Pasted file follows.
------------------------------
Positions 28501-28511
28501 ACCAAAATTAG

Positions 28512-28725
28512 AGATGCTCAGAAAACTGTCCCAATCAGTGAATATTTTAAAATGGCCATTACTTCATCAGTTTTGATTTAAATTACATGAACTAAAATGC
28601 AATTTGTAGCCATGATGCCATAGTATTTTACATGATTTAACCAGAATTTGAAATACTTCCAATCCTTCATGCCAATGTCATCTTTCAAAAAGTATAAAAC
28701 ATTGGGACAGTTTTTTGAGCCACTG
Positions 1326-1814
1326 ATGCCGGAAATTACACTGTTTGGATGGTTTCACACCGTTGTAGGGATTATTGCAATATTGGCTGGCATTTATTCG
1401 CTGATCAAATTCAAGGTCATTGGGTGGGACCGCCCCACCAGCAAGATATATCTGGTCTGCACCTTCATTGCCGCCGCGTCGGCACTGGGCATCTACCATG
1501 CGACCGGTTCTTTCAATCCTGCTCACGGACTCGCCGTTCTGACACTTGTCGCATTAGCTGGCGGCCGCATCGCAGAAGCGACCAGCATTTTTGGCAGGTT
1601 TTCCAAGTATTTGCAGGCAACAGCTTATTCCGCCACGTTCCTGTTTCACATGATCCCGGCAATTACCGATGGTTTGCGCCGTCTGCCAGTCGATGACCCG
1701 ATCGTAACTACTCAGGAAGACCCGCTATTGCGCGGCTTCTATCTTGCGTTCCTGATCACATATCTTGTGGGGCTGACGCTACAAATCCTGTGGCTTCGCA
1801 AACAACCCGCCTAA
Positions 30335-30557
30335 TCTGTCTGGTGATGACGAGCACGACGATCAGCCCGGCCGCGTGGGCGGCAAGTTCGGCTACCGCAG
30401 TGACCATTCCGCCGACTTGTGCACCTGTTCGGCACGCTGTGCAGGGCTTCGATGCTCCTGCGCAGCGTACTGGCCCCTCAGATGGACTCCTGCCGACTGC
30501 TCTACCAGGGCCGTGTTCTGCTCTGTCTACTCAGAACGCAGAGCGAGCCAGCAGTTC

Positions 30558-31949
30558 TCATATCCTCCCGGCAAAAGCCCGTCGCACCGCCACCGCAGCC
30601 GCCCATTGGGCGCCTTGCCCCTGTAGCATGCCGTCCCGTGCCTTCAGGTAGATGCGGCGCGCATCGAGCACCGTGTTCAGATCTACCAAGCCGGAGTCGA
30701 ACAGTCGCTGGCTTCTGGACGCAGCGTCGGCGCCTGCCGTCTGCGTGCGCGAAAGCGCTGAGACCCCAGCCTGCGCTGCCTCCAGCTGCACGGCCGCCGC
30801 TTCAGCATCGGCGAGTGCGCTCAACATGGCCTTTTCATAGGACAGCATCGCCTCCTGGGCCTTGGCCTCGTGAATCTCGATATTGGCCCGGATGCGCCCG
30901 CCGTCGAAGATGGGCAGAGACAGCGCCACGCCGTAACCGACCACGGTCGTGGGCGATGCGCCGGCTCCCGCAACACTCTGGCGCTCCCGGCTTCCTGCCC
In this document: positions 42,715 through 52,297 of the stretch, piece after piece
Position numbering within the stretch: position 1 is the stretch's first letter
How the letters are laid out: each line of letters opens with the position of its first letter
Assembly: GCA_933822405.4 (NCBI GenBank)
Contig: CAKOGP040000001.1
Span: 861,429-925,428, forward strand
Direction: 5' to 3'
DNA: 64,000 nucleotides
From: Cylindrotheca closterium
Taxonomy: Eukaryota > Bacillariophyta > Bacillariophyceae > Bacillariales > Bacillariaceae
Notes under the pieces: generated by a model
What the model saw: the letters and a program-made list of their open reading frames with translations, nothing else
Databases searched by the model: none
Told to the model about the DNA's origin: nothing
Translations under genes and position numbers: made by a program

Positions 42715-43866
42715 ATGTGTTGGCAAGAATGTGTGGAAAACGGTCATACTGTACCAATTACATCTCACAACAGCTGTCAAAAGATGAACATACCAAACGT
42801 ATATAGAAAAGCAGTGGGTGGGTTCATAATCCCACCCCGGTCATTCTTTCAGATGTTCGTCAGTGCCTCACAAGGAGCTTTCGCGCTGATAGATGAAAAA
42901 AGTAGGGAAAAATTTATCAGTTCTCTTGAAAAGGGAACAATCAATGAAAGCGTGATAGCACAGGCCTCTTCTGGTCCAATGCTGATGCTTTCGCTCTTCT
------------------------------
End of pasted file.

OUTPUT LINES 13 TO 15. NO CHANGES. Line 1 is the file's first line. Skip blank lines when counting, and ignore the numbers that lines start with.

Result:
1801 AACAACCCGCCTAA
Positions 30335-30557
30335 TCTGTCTGGTGATGACGAGCACGACGATCAGCCCGGCCGCGTGGGCGGCAAGTTCGGCTACCGCAG